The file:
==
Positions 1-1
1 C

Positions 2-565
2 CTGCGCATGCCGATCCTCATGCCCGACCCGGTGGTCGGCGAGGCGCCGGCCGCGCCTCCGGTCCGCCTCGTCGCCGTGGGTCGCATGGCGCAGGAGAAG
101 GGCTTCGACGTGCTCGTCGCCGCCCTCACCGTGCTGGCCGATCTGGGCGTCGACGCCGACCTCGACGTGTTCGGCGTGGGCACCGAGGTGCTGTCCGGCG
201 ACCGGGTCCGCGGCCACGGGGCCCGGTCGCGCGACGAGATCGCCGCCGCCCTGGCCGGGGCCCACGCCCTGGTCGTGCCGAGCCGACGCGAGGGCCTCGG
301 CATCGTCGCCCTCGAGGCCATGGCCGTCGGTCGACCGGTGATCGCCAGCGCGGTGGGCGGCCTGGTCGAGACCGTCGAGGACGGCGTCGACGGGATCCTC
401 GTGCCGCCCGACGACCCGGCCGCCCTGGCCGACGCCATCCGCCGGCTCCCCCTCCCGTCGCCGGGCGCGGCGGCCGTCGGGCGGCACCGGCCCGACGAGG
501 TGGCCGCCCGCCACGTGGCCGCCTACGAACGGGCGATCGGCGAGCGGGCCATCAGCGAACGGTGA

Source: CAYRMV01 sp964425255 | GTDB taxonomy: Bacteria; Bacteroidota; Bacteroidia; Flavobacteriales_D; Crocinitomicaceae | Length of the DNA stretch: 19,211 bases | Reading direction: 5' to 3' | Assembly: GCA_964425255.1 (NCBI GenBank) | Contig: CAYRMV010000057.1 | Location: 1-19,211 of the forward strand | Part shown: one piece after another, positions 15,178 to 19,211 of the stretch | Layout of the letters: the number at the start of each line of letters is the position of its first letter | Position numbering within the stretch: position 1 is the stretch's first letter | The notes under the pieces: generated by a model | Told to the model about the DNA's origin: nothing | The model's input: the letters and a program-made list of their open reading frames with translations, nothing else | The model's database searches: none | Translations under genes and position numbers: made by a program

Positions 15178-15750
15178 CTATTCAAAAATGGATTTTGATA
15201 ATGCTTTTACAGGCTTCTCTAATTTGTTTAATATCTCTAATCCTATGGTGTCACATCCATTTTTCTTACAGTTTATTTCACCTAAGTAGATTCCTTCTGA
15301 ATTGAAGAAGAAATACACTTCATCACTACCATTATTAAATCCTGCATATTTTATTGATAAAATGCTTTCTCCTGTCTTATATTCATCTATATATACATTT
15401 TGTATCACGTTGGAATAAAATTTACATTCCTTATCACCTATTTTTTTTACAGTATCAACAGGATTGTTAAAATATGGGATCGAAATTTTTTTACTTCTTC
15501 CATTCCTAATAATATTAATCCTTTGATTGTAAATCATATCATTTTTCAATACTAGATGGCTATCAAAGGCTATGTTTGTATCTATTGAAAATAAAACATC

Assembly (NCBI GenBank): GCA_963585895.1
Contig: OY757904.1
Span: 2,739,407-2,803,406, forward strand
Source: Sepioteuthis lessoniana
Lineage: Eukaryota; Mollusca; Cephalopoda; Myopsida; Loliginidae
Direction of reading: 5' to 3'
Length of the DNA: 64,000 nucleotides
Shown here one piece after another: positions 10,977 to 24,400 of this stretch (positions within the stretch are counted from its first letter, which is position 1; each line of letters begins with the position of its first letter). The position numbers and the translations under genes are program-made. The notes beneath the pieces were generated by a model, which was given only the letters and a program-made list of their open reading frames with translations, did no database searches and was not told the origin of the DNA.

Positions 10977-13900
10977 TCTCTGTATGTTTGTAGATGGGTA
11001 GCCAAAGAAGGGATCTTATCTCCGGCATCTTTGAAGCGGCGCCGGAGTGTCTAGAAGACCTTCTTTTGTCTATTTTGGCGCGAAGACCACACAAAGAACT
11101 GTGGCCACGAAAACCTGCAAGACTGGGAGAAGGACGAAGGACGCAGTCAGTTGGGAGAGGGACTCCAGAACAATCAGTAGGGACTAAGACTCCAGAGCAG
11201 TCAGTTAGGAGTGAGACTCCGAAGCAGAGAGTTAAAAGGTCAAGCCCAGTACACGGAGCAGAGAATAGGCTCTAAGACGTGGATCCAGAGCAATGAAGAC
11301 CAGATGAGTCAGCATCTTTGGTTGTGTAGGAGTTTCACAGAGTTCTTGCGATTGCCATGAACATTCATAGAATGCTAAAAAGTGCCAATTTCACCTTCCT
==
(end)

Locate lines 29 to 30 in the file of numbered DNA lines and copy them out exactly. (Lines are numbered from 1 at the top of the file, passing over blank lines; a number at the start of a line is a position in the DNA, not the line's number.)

11201 TCAGTTAGGAGTGAGACTCCGAAGCAGAGAGTTAAAAGGTCAAGCCCAGTACACGGAGCAGAGAATAGGCTCTAAGACGTGGATCCAGAGCAATGAAGAC
11301 CAGATGAGTCAGCATCTTTGGTTGTGTAGGAGTTTCACAGAGTTCTTGCGATTGCCATGAACATTCATAGAATGCTAAAAAGTGCCAATTTCACCTTCCT